The Liquidity Dilemma and the Repo Market: A Two-Step Policy Option to Address the Regulatory Void
61 Pages Posted: 3 Aug 2016 Last revised: 16 Apr 2018
Date Written: July 20, 2016
A repurchase agreement (repo) is the sale of financial assets coupled with a promise to repurchase the same assets at a later date. With similar economic characteristics to secured loans and bank deposits, the repo market is one of the main sources of liquidity for the financial system. Having developed free from the watchful eyes of regulators, the repo market has flourished by capitalizing on regulatory arbitrage. During the 2007-2009 financial crisis, however, the engine of the repo market halted. This triggered a severe liquidity crunch and financial institutions such as Lehman Brothers and Bear Stearns were brought to the brink of ruin because of their overreliance on repo financing.
This Article identifies three central weaknesses in the repo market that led to structural market failures – opacity, conflict of interest, and systemic risk – and challenges the passive regulatory approach to the repo market. Though depicted as a reform intended to create a safer financial system, the Dodd-Frank Act essentially left untouched this important source of systemic risk. After shedding new light on the repo market structural failures, this Article presents an original two-step policy option for reforming it, which is built upon the intervention of financial market infrastructures. Ultimately, this Article posits that trade repositories, trading venues, and central clearing counterparties could be the market infrastructures that foster transparency, enhance market efficiency, and mitigate systemic risk in the repo market.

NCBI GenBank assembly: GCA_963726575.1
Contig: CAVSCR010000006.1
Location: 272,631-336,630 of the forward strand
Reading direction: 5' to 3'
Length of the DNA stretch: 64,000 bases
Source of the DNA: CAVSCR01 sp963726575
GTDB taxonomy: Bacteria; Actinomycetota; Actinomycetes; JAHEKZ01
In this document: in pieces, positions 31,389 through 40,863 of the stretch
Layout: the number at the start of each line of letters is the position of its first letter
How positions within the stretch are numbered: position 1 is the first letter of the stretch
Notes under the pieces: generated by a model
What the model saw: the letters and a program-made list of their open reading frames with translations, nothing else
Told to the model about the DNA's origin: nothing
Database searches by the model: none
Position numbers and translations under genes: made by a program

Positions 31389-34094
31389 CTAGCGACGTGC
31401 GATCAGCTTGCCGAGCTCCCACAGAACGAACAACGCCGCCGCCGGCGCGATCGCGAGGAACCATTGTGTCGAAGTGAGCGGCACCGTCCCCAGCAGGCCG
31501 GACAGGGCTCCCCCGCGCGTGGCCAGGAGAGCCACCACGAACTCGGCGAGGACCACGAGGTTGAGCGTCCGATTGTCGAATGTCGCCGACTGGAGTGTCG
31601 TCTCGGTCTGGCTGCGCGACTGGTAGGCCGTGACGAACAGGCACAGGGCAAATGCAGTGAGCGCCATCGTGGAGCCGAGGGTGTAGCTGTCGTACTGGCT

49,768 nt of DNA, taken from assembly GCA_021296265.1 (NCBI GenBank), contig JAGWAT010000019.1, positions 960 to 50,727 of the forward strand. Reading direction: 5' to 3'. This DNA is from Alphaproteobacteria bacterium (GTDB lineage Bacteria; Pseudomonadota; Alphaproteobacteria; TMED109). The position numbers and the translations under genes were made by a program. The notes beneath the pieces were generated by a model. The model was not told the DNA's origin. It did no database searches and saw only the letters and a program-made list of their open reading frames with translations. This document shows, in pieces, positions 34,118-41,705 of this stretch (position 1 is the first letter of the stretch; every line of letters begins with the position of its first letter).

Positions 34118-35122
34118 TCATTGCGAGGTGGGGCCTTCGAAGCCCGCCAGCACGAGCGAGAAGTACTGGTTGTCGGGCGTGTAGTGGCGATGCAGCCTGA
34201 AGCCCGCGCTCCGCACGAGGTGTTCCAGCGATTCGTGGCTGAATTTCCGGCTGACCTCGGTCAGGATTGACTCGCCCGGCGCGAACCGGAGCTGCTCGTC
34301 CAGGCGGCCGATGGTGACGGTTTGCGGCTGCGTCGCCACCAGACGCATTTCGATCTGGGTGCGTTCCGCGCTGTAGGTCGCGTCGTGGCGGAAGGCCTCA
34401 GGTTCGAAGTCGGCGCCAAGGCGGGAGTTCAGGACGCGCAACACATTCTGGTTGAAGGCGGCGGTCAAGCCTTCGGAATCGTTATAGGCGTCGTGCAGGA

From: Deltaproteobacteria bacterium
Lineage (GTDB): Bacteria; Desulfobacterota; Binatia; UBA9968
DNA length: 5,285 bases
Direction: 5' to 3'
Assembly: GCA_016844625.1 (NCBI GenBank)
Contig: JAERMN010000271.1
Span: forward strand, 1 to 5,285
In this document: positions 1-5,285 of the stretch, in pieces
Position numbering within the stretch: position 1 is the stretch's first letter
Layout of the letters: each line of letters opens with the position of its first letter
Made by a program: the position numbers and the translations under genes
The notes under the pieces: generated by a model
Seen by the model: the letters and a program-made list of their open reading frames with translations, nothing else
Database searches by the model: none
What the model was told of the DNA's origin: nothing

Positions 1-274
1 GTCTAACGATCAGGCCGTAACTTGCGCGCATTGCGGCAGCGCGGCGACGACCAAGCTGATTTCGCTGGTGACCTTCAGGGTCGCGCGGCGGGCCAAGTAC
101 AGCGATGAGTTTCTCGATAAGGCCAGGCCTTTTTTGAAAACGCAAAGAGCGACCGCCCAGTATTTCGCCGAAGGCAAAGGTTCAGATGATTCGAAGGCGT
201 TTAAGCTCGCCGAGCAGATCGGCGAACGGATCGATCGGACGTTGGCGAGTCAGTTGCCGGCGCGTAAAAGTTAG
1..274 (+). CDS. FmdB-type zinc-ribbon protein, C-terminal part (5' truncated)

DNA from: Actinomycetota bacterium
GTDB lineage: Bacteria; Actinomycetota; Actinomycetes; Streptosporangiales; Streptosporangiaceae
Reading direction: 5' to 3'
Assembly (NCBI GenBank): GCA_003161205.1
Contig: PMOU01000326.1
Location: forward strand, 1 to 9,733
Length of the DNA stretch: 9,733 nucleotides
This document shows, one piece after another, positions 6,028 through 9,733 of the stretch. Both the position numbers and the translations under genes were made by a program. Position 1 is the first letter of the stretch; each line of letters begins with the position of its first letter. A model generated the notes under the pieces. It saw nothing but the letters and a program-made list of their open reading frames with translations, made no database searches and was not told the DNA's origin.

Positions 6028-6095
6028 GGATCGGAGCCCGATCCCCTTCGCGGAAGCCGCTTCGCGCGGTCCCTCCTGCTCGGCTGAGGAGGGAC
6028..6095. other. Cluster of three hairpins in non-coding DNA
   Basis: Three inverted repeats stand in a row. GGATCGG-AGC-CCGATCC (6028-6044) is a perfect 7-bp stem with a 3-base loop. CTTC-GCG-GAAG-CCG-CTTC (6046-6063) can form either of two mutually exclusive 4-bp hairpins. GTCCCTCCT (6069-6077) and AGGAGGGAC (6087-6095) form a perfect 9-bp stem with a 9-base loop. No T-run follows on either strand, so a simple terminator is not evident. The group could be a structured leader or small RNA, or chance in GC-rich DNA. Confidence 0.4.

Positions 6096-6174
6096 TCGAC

Keywords: repo, repurchase agreement, repo market, financial crisis, short-term funding, wholesale funding, shadow banking, Dodd-Frank Act, tri-party repo, bilateral repo, counterparty risk
JEL Classification: G1, G2, G15, G18, K22, K23, E42
Suggested Citation: Suggested Citation